Mark Finchem (R) is a far-right member of the Arizona House of Representatives who maintains ties to multiple extremist and white nationalist groups. A member of the Oath Keepers militia group himself, he has also vocally supported the QAnon cult and conspiracy theories. In 2016 Finchem worked with the militant right-wing group Coalition of Western States to support the armed occupation of the Malheur National Wildlife Refuge in Oregon.
Finchem is also a member of the American Legislative Exchange Council (ALEC), a corporate bill mill with many members who were involved in efforts to overturn the results of the 2020 presidential election.
In March 2021, Finchem announced his bid for secretary of state in Arizona with Trump’s endorsement, joining a coalition of pro-Trump secretary of state candidates that The Guardian described as a “nationwide alliance aiming to take control of the presidential election process in key battleground states.” In November 2022, he lost that election, as did most of the other extremist America First secretary of state candidates across the country.
January 6, 2021
- In mid-December 2020, Finchem received a donation of $6,000 from Trump to a personal business account. The watchdog group Accountable.us wrote that the donation came “amidst [Finchem’s] attempt to use his legislative power to influence the Arizona election result” and called for an investigation into the donation. Finchem did not disclose the donation to the Arizona secretary of state, which is required by state law.
- Finchem signed a Jan. 5, 2021 letter to Vice President Mike Pence asking him not to certify the election results on Jan. 6. “There are extensive and well-founded accusations of electoral administration mismanagement and deliberate and admitted violations of explicit election laws enacted by state legislatures in Arizona, Georgia, Michigan, Pennsylvania, and Wisconsin,” the letter read. “Therefore, we write to ask you to comply with our reasonable request to afford our nation more time to properly review the 2020 election by postponing the January 6th opening and counting of the electoral votes for at least 10 days, affording our respective bodies to meet, investigate, and as a body vote on certification or decertification of the election.”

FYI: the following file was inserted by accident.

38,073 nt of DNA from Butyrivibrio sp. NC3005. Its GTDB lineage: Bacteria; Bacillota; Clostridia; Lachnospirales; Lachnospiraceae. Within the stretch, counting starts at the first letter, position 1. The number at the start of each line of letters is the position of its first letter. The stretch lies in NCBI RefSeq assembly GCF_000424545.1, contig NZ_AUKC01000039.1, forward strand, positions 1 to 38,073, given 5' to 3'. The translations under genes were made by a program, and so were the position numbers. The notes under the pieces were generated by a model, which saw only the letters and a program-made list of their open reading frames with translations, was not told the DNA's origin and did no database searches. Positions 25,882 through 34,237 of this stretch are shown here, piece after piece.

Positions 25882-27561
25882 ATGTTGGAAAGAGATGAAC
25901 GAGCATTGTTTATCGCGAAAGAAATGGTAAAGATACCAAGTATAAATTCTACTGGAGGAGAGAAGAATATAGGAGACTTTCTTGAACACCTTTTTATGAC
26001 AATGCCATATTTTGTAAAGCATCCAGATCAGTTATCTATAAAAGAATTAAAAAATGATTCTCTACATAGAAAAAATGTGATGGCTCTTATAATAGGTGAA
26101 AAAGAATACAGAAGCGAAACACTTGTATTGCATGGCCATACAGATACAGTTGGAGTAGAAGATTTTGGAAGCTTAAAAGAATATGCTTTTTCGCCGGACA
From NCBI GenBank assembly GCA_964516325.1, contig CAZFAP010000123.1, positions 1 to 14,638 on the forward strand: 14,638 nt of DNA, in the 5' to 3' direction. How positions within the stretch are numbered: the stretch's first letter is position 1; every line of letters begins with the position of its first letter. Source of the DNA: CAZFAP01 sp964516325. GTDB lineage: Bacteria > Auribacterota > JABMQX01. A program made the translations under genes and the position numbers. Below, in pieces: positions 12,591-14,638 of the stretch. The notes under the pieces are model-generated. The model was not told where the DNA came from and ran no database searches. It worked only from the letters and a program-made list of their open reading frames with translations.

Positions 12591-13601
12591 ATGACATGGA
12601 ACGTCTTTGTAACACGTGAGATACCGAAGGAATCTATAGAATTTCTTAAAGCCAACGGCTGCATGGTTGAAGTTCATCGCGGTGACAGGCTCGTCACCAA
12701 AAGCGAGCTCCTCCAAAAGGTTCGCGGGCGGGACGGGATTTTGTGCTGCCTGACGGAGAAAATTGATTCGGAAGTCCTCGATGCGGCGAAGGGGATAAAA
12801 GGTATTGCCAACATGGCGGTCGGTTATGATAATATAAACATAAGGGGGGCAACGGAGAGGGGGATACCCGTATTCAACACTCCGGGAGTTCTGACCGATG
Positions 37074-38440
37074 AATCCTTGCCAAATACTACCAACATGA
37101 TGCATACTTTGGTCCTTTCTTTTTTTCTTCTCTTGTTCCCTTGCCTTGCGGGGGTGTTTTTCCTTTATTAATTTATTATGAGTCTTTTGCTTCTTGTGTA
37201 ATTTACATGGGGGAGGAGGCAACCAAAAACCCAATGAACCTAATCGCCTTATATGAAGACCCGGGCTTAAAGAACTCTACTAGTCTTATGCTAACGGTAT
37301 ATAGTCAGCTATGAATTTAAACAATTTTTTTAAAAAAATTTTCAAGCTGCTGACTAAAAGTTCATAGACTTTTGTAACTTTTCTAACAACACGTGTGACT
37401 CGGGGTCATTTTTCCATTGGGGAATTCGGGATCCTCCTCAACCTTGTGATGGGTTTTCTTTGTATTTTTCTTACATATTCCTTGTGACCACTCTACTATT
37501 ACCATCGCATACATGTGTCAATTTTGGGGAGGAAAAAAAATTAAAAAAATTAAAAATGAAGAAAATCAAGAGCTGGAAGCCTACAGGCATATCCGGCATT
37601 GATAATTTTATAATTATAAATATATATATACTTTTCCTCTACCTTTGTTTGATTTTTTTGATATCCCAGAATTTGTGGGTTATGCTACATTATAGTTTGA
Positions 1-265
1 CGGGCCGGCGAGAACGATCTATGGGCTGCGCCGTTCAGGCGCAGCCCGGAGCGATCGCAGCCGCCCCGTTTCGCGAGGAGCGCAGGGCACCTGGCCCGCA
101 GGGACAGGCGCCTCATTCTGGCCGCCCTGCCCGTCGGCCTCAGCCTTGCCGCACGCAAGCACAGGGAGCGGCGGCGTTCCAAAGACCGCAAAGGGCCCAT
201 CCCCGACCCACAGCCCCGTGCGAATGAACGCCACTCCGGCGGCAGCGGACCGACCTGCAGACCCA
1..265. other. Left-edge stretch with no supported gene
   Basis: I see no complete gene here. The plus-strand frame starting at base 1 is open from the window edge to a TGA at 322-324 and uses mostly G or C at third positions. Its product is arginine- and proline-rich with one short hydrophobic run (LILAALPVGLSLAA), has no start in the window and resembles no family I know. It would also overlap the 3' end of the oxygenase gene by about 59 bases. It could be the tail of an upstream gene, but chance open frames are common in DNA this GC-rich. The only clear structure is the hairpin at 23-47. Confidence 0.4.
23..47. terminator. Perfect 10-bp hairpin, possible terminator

- On Jan. 6 Finchem attended the Wild Protest rally that preceded the attack on the Capitol, where, according to the event’s since-deleted website, he had been slated to speak.
- He also uploaded a photo to Twitter that day of Trump supporters on the Capitol steps, captioned “what happens when the People feel they have been ignored, and Congress refuses to acknowledge rampant fraud.”
- In a statement issued after the insurrection, Finchem invoked the debunked claim that Antifa had been responsible for the breach of the Capitol building. “It is of course tragic that individuals positively identified as Antifa infiltrators entered the building by force,” he wrote. In response to an FBI report that found the Capitol violence had been perpetrated by Trump supporters and not Antifa, Finchem said he “wouldn’t trust a word that comes out of the FBI’s mouth at this point.”
- According to a Jan. 14, 2021 report by the Center for Media and Democracy (CMD), “Since tech companies have cracked down on Trump, ‘stop the steal’ posts, and QAnon fans, Finchem announced on Jan. 12 that he was joining Gab, a social media platform closely associated with white nationalists.”
The Big Lie
- Following the 2020 election, Finchem became a strong proponent of the lie that Trump had lost the election due to a Democratic conspiracy to steal it using widespread voter fraud. CNN refers to him as an “especially aggressive promoter” of the Big Lie.
- At a January 2021 rally in Georgia, Trump read a letter from Finchem with the claim—which has repeatedly been proven untrue—that “significant evidence of fraudulent and illegal voting in Arizona has been demonstrated.”